The homes are as small as 800 square feet, "A Small House with lots of room in it," according to a contemporary advertisement.  "Walking through the restored spaces today," writes Schumacher,  "it lives up to that promise."
At a time when architects are increasingly focused on smaller, more sober and green building, what is sometimes called micro architecture, Wright has some things to say.

Even the ventilation system, which invisibly breathes fresh air in and out, sounds an awful lot like the inventions of today’s green architects.

And, like many contemporary scaled-back designs, it challenges us. A question naturally arises: Could I live here?
 . . . Clutter, too, would have to go. It would mar these spaces, which some believe are inspired by Japanese design and Wright's trips to Asia. Would the shower of interior light from clerestory-like windows be worth developing more tidy habits? It seems that it should be.
Schumacher's piece deftly balances scholarship, story-telling and analysis.  Read it here.

While it's always possible future events will veer off into some unexpected direction, the current morning line is that America is in for some tough times, which could have some sober reflection as a positive by-product.  The debate on sprawl rages on, but it won't be fully resolved until the final bill comes due. Most of suburbia is still coasting on the original build-out of infrastructure.  We're still waiting for the reckoning when that hyper-extended network of roads, sewers and other utilities needs to be replaced.  We may be seeing a glimpse of the future, however, in a recent Wall Street Journal report on how miles of asphalt-paved highway are reverting to gravel and dirt as cash-starved local governments are forced to cut expenses.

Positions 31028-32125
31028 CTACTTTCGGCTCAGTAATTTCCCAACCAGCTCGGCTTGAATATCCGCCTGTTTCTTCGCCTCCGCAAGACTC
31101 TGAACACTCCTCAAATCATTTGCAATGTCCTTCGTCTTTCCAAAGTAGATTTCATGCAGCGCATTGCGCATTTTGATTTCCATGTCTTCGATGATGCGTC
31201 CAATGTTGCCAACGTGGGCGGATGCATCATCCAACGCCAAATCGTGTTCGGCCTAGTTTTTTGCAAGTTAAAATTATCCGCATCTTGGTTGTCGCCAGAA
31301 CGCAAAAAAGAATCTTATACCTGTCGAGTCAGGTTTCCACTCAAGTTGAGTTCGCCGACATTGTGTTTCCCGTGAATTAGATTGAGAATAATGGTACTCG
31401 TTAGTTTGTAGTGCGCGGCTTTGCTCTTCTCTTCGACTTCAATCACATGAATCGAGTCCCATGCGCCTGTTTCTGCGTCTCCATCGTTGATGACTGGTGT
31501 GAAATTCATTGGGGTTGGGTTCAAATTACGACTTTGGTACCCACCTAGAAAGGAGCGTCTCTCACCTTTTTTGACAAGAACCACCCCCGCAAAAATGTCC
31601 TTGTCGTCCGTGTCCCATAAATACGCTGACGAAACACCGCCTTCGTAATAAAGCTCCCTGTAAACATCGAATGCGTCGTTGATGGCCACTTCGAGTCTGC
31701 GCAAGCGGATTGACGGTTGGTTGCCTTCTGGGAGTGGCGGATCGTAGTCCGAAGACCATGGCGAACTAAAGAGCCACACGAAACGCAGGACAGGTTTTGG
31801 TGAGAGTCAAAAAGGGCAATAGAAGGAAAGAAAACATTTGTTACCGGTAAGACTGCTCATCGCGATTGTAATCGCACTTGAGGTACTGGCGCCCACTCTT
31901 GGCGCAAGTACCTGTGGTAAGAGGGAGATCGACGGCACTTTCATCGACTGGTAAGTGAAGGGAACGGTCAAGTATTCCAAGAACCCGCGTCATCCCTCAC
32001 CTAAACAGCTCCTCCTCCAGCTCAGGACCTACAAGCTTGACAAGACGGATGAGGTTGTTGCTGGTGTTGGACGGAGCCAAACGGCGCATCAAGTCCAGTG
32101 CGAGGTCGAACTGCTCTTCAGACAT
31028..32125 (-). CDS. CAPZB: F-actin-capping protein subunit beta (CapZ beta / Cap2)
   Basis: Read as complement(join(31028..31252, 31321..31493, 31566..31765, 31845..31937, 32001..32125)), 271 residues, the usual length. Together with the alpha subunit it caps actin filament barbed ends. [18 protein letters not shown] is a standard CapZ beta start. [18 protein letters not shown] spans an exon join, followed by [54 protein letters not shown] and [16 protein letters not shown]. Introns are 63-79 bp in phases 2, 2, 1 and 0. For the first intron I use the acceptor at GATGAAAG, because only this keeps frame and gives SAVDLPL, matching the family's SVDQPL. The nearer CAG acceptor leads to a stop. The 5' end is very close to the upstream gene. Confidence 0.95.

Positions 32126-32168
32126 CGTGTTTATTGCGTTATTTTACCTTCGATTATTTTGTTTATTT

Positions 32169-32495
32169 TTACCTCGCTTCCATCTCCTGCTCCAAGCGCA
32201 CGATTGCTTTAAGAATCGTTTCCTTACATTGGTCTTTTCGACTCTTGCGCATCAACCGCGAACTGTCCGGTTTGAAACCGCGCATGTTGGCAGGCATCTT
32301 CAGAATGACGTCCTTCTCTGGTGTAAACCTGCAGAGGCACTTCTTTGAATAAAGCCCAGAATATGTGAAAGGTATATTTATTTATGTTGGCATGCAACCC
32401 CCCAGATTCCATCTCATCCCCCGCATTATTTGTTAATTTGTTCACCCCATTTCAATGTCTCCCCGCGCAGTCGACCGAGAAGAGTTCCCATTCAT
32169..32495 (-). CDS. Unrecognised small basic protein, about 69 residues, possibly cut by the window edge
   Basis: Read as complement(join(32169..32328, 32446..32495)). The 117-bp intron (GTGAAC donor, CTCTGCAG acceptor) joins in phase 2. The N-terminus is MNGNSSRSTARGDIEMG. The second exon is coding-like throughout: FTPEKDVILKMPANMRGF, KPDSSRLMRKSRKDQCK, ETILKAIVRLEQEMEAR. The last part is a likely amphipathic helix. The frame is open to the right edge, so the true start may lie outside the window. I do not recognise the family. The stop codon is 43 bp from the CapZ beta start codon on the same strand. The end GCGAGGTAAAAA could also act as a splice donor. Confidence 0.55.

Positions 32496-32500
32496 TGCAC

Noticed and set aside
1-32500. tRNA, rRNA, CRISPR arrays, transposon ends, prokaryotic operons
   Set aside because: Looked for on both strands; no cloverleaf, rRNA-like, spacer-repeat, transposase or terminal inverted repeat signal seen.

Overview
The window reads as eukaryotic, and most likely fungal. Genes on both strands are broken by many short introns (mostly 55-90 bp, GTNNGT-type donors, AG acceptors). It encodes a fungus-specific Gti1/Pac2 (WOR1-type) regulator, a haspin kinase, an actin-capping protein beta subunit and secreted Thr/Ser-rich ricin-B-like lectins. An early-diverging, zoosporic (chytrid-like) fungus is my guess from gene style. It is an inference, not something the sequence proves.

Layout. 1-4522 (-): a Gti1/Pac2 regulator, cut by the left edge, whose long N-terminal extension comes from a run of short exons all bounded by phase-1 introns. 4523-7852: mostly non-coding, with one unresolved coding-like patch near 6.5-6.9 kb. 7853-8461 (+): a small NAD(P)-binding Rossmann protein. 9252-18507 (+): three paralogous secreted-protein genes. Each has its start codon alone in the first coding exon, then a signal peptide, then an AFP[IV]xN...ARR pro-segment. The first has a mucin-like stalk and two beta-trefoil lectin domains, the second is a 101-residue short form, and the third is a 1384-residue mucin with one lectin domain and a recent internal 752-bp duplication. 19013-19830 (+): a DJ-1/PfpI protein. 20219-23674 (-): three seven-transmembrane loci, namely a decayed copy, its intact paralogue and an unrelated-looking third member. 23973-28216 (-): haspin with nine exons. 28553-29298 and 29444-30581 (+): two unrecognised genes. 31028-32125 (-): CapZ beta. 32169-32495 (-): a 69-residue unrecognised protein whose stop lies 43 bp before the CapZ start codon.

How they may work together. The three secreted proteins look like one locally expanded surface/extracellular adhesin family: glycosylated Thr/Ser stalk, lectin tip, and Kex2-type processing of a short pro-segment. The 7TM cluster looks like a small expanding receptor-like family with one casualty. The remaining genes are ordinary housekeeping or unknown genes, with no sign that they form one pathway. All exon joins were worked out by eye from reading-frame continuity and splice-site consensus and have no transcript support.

photograph: Wikipedia, New York Public Library
Cities have the benefit not only of density, but astringency.  As anyone who's shopped for a condo or rental apartment in newer buildings has found, market conditions keep the average square footage way below even that 2,400 square-foot stand-alone average.

Nor is this new.  A one bedroom in Marina City, minus the expansive balconies,  is 650 square feet.  Somehow that's enough room, however untidy, for all my stuff, but then it's just me and two cats, and they've already got a Self-Storage locker filled up with old spit-covered toys and various detritus from their previous lives.  For normal people and complete families,  could we ever even contemplate life in Wright's 800 square feet?  Or will we all eventually wind up like the Collyer Brothers, our actuarial most-likely mortal end: being crushed in a cave-in of 130  or so tons of our stuff.

Wednesday, December 15, 2010

Chicago Streetscene: Infinity Walkway

click image for larger view (recommended)

the Graham's new mini-bookstore, Marshall Fields and Chicago Calamities, Zook, shopping for ICA, stuffing the ballot box for SAH - news notes from all over